The sheer difficulty of survival accounts for Alice’s most unwise, yet inevitable, choice: She marries Teddy Butt, a Muslim who works, in a largely unofficial capacity, for a police unit called the Gentlemen’s Squad, which specializes in torturing and “disappearing” high-value prisoners. Teddy is unstable, violent, largely incompetent, and given to delusions of grandeur. “His ideas about the logistics of love,” we learn, “are learnt from the wildlife documentaries he watches on National Geographic. . . . Sometimes he dreams of carrying Alice in his jaws.” Yet he is ardently, obsessively in love, and when he surprises her with an impromptu wedding ceremony aboard a borrowed submarine in Karachi’s harbor, she complies, though it requires an instant pro forma conversion to Islam. Why? In a rare moment of authorial intrusion, Hanif makes it explicit—for Alice, and for us:

By studying seven books in four years and marrying a semi-employed Musla, she is hoping to rise above the stench that is her daily bread. She is relieved that everything has happened so suddenly; she hasn’t had the time to examine her own motives, otherwise her love story would have turned into an anthropological treatise about the survival strategies employed by Catholics in predominantly Islamic societies.

That survival might be the only available basis for love, that the darkest and most cynical view of the world is really the only accurate assessment—by this point we’ve become so acculturated to Karachi that any other possibility seems laughable. Yet just here, at the novel’s midpoint, Alice creates, in a small miracle, an instant metaphor for her own life and her nation’s: She takes the hand of a stillborn baby, delivers a rageful, silent curse against Jesus—“grabs His goblet of wine and flings it across the room . . . snatches the fish from His disciples and throws it back into Galilee”—and then watches, astonished, “a little blood bubble pop out of the dead baby’s left nostril, then the toes on his right foot start twitching.”

If there’s a problem with this—a problem with Our Lady of Alice Bhatti at all—it’s that Hanif is only too skilled at using Christian iconography to transform Alice from an outcast into a postmodern saint and miracle worker, then a martyr (once she finally becomes the victim of Teddy’s paranoia, jealousy, and rage), and finally an icon for all the wronged Christians in Pakistan. From a Western perspective, from a culture steeped in narratives of transgressive martyrs and transfigured scapegoats, the image of Alice carried into the air on a peacock throne, accompanied by a “legless wretch . . . standing on the board with her arms spread as if she had inherited the factory that manufactures Xanax,” doesn’t so much call up images of the resurrection as the detritus of pop culture—Mental Mary night-lights, hot-pink rosaries, Madonna videos.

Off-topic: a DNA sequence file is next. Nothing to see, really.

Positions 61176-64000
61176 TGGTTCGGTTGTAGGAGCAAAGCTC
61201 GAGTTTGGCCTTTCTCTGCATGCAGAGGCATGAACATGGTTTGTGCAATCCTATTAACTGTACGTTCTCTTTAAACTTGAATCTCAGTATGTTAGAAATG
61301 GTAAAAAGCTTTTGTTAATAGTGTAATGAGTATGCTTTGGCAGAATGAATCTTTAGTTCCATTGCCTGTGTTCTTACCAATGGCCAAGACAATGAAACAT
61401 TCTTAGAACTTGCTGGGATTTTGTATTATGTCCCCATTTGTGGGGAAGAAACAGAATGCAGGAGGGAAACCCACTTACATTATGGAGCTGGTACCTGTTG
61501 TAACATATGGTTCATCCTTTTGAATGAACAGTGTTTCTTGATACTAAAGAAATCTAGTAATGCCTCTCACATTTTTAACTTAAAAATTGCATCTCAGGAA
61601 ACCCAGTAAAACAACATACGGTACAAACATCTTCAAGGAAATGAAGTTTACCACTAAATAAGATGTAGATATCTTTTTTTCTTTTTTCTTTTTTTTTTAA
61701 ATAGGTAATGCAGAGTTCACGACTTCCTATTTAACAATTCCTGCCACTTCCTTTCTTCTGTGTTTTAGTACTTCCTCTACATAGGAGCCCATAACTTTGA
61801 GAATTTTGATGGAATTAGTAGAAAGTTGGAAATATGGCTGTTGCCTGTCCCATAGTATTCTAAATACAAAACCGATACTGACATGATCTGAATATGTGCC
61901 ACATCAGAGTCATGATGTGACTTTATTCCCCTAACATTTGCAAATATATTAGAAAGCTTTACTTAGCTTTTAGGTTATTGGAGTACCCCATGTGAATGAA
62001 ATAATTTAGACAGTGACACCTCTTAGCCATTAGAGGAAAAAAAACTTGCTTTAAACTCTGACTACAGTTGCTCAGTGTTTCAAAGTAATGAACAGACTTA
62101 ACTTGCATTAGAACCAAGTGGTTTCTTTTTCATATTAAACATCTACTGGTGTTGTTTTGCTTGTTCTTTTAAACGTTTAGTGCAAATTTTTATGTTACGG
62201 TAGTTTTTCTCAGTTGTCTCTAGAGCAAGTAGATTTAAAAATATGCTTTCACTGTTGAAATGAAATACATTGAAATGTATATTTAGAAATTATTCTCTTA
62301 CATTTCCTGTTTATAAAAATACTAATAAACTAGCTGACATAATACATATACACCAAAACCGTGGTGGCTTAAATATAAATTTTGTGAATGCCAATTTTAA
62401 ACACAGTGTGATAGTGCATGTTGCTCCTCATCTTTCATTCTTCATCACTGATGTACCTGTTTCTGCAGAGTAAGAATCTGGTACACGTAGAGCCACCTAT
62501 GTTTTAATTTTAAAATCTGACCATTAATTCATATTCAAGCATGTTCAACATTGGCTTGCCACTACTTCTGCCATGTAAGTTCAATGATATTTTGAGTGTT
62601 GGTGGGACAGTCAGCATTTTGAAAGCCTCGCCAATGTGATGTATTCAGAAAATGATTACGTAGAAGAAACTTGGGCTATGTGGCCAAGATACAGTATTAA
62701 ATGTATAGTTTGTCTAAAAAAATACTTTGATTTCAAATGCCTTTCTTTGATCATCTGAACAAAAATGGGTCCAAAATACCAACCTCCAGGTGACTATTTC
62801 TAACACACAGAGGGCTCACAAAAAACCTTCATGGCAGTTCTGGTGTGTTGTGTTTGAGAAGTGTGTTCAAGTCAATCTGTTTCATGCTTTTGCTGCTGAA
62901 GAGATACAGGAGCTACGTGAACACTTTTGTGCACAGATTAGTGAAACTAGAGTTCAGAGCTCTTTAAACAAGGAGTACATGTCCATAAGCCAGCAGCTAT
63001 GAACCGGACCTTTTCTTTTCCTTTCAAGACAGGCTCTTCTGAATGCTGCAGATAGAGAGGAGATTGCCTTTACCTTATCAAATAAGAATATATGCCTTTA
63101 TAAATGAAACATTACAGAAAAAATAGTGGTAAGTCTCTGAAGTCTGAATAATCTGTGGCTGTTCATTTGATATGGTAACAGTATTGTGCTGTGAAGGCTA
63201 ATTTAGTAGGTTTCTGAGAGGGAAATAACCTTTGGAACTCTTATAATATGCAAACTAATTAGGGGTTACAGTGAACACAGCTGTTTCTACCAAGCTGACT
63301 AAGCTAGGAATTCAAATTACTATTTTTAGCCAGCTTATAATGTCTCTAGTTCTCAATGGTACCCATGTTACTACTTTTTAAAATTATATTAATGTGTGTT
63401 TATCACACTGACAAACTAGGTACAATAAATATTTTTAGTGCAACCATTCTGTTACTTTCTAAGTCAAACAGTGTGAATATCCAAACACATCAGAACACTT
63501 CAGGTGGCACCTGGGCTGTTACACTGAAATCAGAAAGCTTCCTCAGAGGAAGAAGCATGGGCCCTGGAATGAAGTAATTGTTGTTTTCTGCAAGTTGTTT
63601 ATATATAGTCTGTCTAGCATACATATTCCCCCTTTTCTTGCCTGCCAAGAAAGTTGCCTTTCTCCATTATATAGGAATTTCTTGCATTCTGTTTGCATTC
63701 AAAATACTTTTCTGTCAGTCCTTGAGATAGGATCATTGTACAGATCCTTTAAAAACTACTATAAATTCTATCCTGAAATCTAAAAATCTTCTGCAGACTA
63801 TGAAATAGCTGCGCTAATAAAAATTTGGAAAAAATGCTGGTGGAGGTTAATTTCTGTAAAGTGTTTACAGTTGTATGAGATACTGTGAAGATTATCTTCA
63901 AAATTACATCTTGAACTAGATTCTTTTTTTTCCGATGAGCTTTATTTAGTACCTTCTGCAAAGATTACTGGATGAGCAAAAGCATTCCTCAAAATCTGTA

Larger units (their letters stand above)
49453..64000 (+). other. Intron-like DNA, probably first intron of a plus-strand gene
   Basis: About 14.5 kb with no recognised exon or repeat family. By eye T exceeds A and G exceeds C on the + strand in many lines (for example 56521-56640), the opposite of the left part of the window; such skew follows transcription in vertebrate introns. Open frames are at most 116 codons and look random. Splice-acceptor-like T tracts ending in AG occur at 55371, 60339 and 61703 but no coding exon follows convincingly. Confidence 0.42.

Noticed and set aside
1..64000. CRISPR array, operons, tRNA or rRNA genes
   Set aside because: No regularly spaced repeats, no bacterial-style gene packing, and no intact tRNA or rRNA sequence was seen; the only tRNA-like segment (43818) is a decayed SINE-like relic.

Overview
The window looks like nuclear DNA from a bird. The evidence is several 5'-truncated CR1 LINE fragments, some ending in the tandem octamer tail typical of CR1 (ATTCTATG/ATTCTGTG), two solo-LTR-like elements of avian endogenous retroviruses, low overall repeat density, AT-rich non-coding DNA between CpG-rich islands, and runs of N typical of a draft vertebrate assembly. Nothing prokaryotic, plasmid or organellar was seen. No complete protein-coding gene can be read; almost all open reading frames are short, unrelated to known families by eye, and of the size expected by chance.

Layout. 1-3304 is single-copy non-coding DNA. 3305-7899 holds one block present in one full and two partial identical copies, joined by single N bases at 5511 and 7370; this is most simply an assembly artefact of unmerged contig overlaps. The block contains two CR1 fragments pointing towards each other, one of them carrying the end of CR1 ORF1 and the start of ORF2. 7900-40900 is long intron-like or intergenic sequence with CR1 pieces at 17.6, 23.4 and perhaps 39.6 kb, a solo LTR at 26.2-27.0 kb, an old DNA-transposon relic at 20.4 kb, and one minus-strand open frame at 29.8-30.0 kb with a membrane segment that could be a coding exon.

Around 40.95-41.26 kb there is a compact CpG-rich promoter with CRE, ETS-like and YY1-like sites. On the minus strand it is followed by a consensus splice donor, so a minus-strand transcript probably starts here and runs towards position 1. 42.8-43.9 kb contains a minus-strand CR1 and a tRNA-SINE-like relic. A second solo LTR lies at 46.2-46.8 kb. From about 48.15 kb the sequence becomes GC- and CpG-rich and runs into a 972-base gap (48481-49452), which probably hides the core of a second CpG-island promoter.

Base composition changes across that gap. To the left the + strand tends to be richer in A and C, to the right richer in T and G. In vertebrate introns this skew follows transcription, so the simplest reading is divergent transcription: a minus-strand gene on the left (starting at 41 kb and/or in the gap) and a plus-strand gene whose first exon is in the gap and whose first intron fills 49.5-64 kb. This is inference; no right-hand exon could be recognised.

But that is our problem, not Alice Bhatti’s, and certainly not Mohammed Hanif’s. Our Lady of Alice Bhatti is a political novel, to the extent that for her the desire for human dignity is itself political, but it is not “an anthropological treatise about the survival strategies employed by Catholics in predominantly Islamic societies,” nor a polemic designed to prick the sympathies of Western readers. Hanif’s sympathies are much too broad for that. In the novel’s most virtuosic moment, he uses his narrator’s panoramic eye to travel the whole distance of one municipal catastrophe: A stray bullet strikes a truck driver, who in turn runs over a group of schoolchildren, whose death ignites a three-day, citywide riot.

A nineteen-year-old rummages under his pillow, cocks his pistol and runs on to the street screaming, promising to rape every Pathan mother in the land. A second-hand-tyre-shop owner tries to padlock his store, but the boys are already there with their iron bars and bicycle chains. . . . A helicopter hovers over the beach as if defending the Arabian Sea against the burning rubber smell. . . . Finding the streets deserted, groups of kites and crows descend from their perches and chase wild dogs, who lift their faces to the sky and bark joyously.

And in the end, when “carcasses of burnt buses . . . seem to have a calming effect on the city,” Hanif leaves us with the image of a solitary fisherman bicycling through the rubble on the way to lay his nets in the sea. “With his back to the city he dips his toe in the seawater, likes its cold-warm-cold feel, rolls up his trousers.” Life is cheap in Karachi, but not in this novel, which imbues all its moments with unsparing warmth and almost unbearable pathos.

Jess Row is the author of two collections of short stories, The Train to Lo Wu (Dial Press, 2005) and Nobody Ever Gets Lost (FiveChapters, 2010). He teaches at the College of New Jersey.